Studying in the renowned Surrey Adult Education service of the 1990s and 2000s gave me a firm grounding in ceramics.  Other than that I am largely self-taught, and owe much to the generosity of established ceramic artists – in particular Tim Pearce.

Re-locating to North Yorkshire in 2010, I have continued to develop my practice, specialising in sculptural handbuilding, particularly coiling. My base clay is generally a Potterycrafts recipe, which contains a red clay from Derbyshire and buff fireclays from Shropshire. I also use a highly textured grey clay, Rokk,  sourced from Potclays in Stoke-on-Trent, who import it from Barcelona.

I am a member of Northern Potters Association and an associate member of the Craft Potters Association.

Inspired by…

Joan Eardley (1921-1963) – her wild seascapes of the North-East of Scotland coast.



Judith Glover (2021) Seascape1, H: 29 cms

Handbuilt (coiled), stoneware, unglazed, image by Julie Edwardson

This coiled piece incorporates strata of different clays in the base clay.  The interior of the work shows the reverse of the strata, and is as significant to me as the exterior. As well as Eardley’s seascapes this series makes me think of JMW Turner’s seascapes, such as his 1840 painting Seascape with Storm Coming On and his 1828 Seascape.

And also inspired by…

Georgio Morandi (1890-1964) – his quiet still life paintings of tall vessels arranged in groups, as shown on the Home page.

Each of the Morandi-inspired Trio pieces is finished with coloured slip in a narrow pallet of tones: grey, charcoal, cream and spice. These are pared-down forms, possibly reflecting the human torso, although they are not age or gender-specific. The interiors are in a contrasting tone of slip.  Potential buyers are encouraged to drop me a note via the Contact page, as I like to encourage them to select their own trio, bearing in mind where the pieces are to be placed in their home, office and so forth.

Image by Gareth Buddo

More recently …

Pieces developed in the pandemic lockdowns reflect land, shore and sea. They are handbuilt (coiled) and use either the Derbyshire/Shropshire mix or a textured grey clay ‘Rokk’. Into this base clay I incorporate strata of  clays of different tones and textures, see image below of Beachscape1_2022, image by Gareth Buddo. This is technically challenging as the shrinkage rates of the different clays vary, both at the drying and firing stages, meaning that the clays could pull against one another, creating splits and cracks. My solution is to build the work slowly, adding only one or two coils every two days or so, and to dry it very slowly before firing. In Blog no 5 I write about this process; this is an article that appeared in the magazine Claycraft in December 2023.

Each of these pieces has a flash of blue, varying from quite small to prominent. Blue for me became a colour of optimism and hope during the global pandemic years.  An example is below: detail from Seascape12, image by Gareth Buddo.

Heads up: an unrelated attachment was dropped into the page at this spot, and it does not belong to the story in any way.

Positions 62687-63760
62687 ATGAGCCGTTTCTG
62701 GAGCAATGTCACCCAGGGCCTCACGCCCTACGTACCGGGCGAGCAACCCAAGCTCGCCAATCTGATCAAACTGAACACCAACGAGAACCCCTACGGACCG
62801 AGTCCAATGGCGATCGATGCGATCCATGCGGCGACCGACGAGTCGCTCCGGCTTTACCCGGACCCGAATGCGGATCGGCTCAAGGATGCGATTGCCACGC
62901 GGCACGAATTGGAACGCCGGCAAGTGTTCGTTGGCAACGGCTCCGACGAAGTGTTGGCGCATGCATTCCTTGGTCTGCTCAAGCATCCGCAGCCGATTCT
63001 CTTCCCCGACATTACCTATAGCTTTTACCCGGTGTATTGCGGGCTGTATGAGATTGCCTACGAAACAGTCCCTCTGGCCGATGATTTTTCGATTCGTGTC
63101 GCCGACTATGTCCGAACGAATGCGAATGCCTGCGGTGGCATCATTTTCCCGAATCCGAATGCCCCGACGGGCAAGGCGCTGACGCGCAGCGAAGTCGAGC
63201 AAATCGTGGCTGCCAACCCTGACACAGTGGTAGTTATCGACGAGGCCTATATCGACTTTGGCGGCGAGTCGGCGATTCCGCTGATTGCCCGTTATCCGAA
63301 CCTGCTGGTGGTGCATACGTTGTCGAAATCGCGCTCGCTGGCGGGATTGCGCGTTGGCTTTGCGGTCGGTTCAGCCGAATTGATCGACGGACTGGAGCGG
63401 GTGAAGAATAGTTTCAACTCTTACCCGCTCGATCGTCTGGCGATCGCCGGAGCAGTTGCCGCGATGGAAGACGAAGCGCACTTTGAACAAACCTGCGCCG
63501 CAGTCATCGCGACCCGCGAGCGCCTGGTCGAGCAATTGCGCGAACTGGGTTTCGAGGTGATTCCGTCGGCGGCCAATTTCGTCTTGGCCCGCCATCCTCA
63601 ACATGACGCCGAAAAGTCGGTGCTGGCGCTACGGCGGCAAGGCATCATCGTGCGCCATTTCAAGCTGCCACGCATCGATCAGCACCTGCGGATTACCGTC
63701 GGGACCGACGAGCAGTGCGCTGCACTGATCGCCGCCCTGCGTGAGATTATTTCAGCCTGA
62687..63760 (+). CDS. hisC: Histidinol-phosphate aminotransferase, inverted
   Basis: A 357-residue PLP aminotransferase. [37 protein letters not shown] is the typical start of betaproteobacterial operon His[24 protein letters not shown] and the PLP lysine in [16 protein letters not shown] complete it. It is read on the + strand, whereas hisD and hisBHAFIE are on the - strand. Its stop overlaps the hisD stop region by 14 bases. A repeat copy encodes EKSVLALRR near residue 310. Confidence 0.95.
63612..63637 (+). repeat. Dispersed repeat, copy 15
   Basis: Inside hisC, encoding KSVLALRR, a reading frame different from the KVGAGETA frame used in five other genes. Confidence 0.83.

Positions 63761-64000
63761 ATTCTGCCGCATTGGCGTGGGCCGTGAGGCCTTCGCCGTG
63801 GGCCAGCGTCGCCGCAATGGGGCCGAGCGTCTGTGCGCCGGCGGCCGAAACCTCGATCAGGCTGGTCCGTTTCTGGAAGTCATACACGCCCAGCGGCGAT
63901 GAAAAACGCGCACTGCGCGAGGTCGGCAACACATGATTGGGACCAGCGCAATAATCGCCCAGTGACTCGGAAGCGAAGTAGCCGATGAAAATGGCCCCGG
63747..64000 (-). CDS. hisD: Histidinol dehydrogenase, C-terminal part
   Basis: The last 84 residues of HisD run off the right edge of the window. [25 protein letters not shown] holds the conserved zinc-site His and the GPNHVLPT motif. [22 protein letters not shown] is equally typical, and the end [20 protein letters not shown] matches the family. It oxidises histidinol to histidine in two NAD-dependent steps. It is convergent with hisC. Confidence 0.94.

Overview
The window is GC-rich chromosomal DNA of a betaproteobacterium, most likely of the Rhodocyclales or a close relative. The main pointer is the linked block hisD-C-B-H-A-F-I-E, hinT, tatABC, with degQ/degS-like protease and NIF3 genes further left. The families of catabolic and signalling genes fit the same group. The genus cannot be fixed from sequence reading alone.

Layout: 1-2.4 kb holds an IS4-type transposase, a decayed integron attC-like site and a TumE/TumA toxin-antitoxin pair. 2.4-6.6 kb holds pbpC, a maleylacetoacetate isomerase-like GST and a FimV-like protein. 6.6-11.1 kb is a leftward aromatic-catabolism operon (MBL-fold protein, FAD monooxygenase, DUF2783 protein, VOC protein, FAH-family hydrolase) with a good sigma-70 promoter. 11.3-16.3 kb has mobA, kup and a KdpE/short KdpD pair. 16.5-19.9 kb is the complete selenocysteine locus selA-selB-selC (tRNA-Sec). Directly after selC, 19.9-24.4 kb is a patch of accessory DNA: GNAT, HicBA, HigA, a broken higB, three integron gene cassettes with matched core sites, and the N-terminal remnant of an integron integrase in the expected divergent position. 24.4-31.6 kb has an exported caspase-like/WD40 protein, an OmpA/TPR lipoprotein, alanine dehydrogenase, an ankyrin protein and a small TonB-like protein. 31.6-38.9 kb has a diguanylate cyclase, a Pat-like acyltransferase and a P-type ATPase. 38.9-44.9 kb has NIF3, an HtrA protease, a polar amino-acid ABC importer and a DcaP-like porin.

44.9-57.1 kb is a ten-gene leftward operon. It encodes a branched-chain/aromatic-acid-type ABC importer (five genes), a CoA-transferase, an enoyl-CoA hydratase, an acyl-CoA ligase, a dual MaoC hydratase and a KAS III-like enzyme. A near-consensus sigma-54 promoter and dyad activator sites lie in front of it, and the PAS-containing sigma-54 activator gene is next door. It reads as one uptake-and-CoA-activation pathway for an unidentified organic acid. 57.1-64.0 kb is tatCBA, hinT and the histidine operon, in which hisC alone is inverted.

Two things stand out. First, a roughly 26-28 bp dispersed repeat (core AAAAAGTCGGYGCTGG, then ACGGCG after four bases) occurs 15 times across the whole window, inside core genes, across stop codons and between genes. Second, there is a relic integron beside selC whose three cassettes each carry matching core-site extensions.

A recent development to my practice of incorporating different clays into a base clay is the building of pieces that combine my two base clays in top and bottom halves.  Each has a different shrinkage rate at the firing stage, and so there was considerable jeopardy.  Prior to firing, and inspired by Whistler’s Thames Nocturne series, I added several vertical lines that seemed to me to unite the two halves, using a black slip in the indented marks.  Some impressionistic marks were made in the top half, again using coloured slips. After my usual very slow drying stage, the piece came out of the kiln intact, see below.


Inspired by Whistler: Nocturne1_2023, H 27 cms, W 19 cms, D 11 cms, stoneware, unglazed

Image by Gareth Buddo

Unorthodox …

An approach mid-2022 was rather unusual: inspired by the landscape of North Yorkshire and by the work of Turner and Piper, I used my usual coiling technique and the Derbyshire/Shropshire clay to build tall vessels of around 35 cms in height. Before firing I put an impressionistic series of cloud-like marks on the surface in coloured slip in tones of charcoal, cream and spice. I then fired the piece to stoneware temperature and (this is the unorthodox bit) post-firing marked the surface with watercolours and pastels before sealing the piece with a water-based matt varnish.

Judith Glover (2023) Duo: Inspired by… Turner (foreground), Inspired by…Piper (background)

Image by Gareth Buddo, private collection

Lines1 is also the result of this technique – the main image, and three smaller images below, show Face A, Face B and a side view of Lines1, images by Gareth Buddo.

                               Judith Glover (2022) Lines1, H: 38 cms, private collection

Stoneware, watercolours, pastels, water-based varnish, images by Gareth Buddo